There is an unsteady vision here, an inconsistency of style, and that, in my opinion is the reason for the film’s failure. Only a mature, sophisticated movie-maker, a Truffaut or an Arthur Penn, could have brought it off.
Sarne lacks that lightness, charm and wit required to strike a satisfactory balance between the serious and the satiric. It just doesn’t jell, and we are left with a series of brilliant fragments that bear no relation to one another.
Those who made “Joanna” (the 20th Century Fox study guide is careful to point out that all concerned were “under 30”) probably not only share in the confusion of the material but, like that radio celebrity, accept the confusion as expressive of youth today when all it does is alienate us.
This indifference to artistic control is something new that has given birth to a whole chain of vulgar “youth cult” movies like “Candy” and “Duffy.” At best, we may get something that makes a new kind of art out of embarrassment; at worst, lack of control may become what art is taken to mean.
“Joanna” is so glib, so clever, so determinedly “hip” that it leaves you way behind. It’s like the worst of Godard, Fellini, and Resnais on one appalling triple bill. It’s “touching” one moment and weird the next, and like “Candy,” it has evaporated before you’re outside the theatre.
Even that sense of discomfort, of puzzlement, evaporates, because it is all made trivial—Joanna’s pain as well as her bright moments.
For example, without any preparation or explanation there is a horrifying dream sequence in which she discovers her father lying dead on a beach with his throat slit. She drags him off to her car, where he awakens as if from a sleep and begins to beat her. And twice more throughout the film, Joanna’s boyfriends take their turns at slugging her.
Is all this supposed to provide some deep psychological reason for Joanna’s promiscuity? Will these episodes or the lack of reaction to them in the movie itself prove upsetting to the audience? I doubt it.
It’s all the cleverness of TV commercials and advertising art. And clever Michael Sarne; this 28-year-old pop singer, actor, composer, photographer, journalist, book and film critic not only wrote and directed the movie, he also supervised the advertising campaign.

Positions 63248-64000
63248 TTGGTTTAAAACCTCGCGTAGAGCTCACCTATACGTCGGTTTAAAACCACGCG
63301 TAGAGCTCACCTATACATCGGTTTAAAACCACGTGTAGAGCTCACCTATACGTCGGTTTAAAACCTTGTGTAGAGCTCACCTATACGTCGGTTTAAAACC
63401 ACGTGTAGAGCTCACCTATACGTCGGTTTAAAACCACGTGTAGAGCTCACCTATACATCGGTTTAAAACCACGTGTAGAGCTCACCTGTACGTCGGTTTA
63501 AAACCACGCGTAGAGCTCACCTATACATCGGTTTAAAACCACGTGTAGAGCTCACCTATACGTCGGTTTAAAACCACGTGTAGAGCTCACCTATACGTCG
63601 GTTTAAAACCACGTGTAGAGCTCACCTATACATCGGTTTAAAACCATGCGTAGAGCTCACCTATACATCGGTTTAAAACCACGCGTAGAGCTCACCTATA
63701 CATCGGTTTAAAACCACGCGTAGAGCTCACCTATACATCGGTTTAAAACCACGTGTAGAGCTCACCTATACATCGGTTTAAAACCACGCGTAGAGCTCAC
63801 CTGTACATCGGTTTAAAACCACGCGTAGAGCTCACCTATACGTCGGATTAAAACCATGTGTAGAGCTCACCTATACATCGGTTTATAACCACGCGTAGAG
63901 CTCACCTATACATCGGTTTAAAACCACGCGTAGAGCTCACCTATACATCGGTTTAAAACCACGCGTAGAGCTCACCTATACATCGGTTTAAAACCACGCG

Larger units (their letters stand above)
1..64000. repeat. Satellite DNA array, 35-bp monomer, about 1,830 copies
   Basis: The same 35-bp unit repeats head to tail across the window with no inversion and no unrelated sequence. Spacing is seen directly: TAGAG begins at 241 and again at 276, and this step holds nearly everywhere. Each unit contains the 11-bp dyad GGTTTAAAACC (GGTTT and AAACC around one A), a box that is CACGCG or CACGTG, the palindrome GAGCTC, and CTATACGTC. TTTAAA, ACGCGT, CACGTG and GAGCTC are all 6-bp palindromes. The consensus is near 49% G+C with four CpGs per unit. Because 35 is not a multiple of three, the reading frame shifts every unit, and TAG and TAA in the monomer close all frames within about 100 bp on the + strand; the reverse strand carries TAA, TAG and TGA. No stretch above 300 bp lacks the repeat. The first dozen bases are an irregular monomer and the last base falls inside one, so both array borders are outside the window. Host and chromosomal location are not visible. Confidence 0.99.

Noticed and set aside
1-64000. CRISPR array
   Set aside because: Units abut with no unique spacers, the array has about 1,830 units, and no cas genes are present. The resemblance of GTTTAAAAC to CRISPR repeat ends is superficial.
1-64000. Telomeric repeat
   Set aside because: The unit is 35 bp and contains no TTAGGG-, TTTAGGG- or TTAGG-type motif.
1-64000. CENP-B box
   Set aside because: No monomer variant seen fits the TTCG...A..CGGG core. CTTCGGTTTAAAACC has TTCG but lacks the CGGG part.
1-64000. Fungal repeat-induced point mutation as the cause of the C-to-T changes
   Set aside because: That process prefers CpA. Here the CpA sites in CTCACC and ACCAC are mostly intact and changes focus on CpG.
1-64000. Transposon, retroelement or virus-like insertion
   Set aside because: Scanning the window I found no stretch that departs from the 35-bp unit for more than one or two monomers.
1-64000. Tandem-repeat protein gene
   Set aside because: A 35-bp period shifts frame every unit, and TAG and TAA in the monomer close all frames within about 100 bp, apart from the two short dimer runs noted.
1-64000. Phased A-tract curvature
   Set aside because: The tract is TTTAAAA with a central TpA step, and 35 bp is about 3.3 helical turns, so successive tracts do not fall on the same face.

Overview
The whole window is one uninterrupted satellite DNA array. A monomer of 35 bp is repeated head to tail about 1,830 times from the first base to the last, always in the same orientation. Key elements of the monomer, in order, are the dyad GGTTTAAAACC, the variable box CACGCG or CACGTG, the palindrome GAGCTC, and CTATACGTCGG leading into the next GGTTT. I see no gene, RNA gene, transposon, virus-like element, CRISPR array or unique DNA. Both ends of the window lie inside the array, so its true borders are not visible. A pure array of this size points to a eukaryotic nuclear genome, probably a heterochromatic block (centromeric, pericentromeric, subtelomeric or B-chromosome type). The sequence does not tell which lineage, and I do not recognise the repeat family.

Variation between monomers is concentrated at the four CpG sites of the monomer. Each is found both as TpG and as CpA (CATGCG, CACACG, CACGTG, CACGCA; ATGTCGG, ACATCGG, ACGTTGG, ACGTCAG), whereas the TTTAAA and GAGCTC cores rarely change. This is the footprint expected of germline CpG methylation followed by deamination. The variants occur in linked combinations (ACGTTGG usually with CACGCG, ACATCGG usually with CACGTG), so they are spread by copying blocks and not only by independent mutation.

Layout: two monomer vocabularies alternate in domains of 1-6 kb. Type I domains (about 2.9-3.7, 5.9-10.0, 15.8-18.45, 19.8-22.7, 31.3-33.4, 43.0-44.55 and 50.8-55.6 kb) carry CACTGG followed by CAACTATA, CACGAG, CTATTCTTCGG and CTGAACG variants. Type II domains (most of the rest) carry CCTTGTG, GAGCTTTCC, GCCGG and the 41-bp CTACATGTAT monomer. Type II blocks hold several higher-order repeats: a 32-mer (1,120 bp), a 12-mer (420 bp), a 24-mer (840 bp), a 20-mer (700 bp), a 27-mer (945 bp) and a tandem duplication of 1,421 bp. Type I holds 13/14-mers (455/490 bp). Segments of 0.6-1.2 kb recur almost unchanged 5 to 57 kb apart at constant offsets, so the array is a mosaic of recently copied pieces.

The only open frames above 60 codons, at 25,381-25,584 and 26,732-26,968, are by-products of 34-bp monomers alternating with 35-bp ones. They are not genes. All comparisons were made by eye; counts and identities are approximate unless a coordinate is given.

He’s what you might call an auteur’s auteur. If nothing else, “Joanna” stands as a triumph of advertising genius. The ads show a full frontal view of Joanna herself (Genvieve Waite) in the buff.
But there’s something missing; 20th Century Fox has erased her nipples. Like the movie itself, the ads are all teasers, all promises.
While a movie like “Joanna” makes you want to throw up, “The Chelsea Girls” just makes you want to take a nap. Andy Warhol’s 3-1/2 hour epic of the Underground has reached Detroit two years since it’s initial New York release, and already it’s lost any of the shock value it once boasted. We’ve all become too jaded for that sort of thing; at least, that’s what I thought till I read the local press reaction to “Chelsea Girls,” defining it as “educational,” “an apocalyptic vision of a civilization in collapse,” etc.
Awww, come on fellows. Are we really supposed to believe that Warhol is so appalled by promiscuity, drugs, and homosexuality?
I don’t think it makes much difference in the world if people are bored or drunk or queer or autoerotic. They may be disgusting (and they may be highly entertaining) but they don’t do much harm. Warhol had simply decided to get together with some pals to make a movie of their party, not that “apocalyptic expose.”
“The Chelsea Girls” is sporadically amusing, but in the end, it seems that the people on the screen are having more fun than the people in the audience.